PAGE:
The Building Bridges project is seeking your involvement. We need to hear from you
if you have:
  1. Evidence of poaching incidents, or any other illegal angling activities on or near your waters
  2. Planned events or matches to which we could invite members of the Eastern European community
To contact us regarding this project, please e-mail Radoslaw Papiewski, Building Bridges Project Officer at mailto:[email protected]%20

Multilingual   PostersMulti-language Signs

The Angling Trust designed publicity materials targeted at migrant communities to advise them about the laws and bye-laws regarding angling and the potential offences for illegal fishing.

These have been translated into several languages and distributed as appropriate and uploaded onto various web sites. We have been putting out press releases about the project to the angling and mainstream media.

Click HERE to download the multi-lingual signs


The "Don't steal, cook or kill fish" message is illustrated in a series of pictograms which have been tested on non-anglers and anglers alike and avoid the need for complex signs in many languages. Pictograms are readily understood regardless of mother tongue.

The Don't steal poster addresses the problem of the removal of coarse fish from rivers, canals and lakes, which has been headline news for some time.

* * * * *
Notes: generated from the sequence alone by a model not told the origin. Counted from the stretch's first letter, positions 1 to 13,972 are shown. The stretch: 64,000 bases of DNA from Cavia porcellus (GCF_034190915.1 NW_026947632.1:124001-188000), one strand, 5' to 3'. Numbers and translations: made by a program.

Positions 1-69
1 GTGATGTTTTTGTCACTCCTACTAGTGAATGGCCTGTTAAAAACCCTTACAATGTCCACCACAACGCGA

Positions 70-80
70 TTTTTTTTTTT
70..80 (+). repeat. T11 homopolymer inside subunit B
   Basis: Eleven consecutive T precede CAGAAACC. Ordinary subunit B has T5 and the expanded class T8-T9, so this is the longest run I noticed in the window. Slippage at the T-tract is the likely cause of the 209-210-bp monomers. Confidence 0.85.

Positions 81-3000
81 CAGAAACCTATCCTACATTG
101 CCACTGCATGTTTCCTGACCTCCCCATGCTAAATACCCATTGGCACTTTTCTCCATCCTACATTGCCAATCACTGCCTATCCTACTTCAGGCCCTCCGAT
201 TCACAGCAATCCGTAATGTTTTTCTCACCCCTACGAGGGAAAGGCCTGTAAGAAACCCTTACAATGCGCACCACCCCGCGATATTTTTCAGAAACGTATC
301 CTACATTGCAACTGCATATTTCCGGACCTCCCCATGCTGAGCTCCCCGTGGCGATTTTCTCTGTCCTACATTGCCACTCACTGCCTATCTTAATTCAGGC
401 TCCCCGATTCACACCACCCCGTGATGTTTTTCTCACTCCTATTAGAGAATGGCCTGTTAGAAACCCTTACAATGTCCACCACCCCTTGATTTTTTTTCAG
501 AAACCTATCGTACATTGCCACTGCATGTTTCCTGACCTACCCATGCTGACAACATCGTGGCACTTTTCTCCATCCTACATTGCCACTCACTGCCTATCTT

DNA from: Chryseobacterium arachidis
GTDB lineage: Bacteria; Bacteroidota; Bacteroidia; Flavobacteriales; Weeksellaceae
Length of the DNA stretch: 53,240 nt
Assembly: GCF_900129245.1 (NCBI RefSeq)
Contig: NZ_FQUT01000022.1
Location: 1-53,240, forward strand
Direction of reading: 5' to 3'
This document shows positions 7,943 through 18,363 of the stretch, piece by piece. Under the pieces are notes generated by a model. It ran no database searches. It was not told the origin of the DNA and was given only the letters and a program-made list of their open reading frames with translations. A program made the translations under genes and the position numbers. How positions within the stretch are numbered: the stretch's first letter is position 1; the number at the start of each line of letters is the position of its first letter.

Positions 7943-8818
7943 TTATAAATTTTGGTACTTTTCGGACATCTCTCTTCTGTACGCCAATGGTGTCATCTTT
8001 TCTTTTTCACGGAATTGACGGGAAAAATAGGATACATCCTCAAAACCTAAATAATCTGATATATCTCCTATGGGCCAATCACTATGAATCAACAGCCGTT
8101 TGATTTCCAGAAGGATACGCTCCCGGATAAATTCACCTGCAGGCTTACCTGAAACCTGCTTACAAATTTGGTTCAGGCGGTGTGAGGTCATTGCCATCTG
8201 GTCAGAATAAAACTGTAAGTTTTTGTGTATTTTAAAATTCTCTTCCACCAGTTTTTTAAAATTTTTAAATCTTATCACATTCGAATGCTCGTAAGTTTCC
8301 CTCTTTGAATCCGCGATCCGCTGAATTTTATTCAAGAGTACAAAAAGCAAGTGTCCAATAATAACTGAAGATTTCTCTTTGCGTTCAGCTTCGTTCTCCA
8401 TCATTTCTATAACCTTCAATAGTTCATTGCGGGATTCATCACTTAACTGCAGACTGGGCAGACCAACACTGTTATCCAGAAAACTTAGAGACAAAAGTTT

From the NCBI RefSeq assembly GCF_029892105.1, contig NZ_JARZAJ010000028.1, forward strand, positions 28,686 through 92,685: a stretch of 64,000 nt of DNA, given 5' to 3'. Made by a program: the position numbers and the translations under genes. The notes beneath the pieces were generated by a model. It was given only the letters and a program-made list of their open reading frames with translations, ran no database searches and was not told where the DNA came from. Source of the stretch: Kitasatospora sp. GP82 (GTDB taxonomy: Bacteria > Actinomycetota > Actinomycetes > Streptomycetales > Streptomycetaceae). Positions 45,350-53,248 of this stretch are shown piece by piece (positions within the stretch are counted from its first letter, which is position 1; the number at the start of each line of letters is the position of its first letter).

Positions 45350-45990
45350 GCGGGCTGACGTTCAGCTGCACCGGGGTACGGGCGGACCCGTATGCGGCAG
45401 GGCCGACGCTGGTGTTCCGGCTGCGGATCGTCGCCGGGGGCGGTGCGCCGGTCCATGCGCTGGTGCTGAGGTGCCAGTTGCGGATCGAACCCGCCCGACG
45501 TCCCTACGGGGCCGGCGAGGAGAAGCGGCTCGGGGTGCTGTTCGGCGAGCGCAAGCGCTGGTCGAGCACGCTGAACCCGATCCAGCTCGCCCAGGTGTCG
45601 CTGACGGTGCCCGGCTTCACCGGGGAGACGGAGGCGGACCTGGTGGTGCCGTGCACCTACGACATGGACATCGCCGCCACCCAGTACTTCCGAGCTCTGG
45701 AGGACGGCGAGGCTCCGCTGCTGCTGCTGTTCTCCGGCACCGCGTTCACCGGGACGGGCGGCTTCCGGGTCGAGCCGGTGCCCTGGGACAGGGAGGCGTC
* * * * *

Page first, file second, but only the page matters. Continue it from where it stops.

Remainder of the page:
"If you want to catch a fish to eat - then try stillwater trout fishing" - says David Moore - Angling Trust Board Member.

Click HERE to download the poster as a high resolution file which you can print and make into a laminated poster for your fishery.

Radoslaw Papiewski

Radoslaw Papiewski with a 10lb 8oz barbelMy grandfather and father introduced me to fishing back in Poland and I've always fished for many different species. However live and dead baiting for pike was my preferred method. When I arrived in the UK eight years ago it took two years to settle into my new life and during this time I was so busy I never thought I'd be holding a fishing rod again! When I settled down in Wiltshire I discovered the fascination of barbel fishing on the wild stretches of the Bristol Avon and decided to dedicate most of my time to that. As well as aiming to beat my personal best barbel year on year, fishing has become a way of enjoying the peace and quiet away from full time work. As soon as the temperature drops you'll find me dusting off my pike gear chasing a big fish...
Contact: mailto:[email protected]%20

Pawel Nycz
Pawel NyczI come from Poland, "a land of a thousand lakes" and have always fished from an early age. Nine years ago I moved to the UK and started to get interested in carp angling. This is now my favourite type of fishing and I regard wild carp as the biggest challenge and the main goal of all my sessions. Fishing is an escape from the responsibilities of work and I look forward to using my experience of living and fishing in my homeland to educate other anglers from my homeland in UK fishing customs.
Contact: [email protected]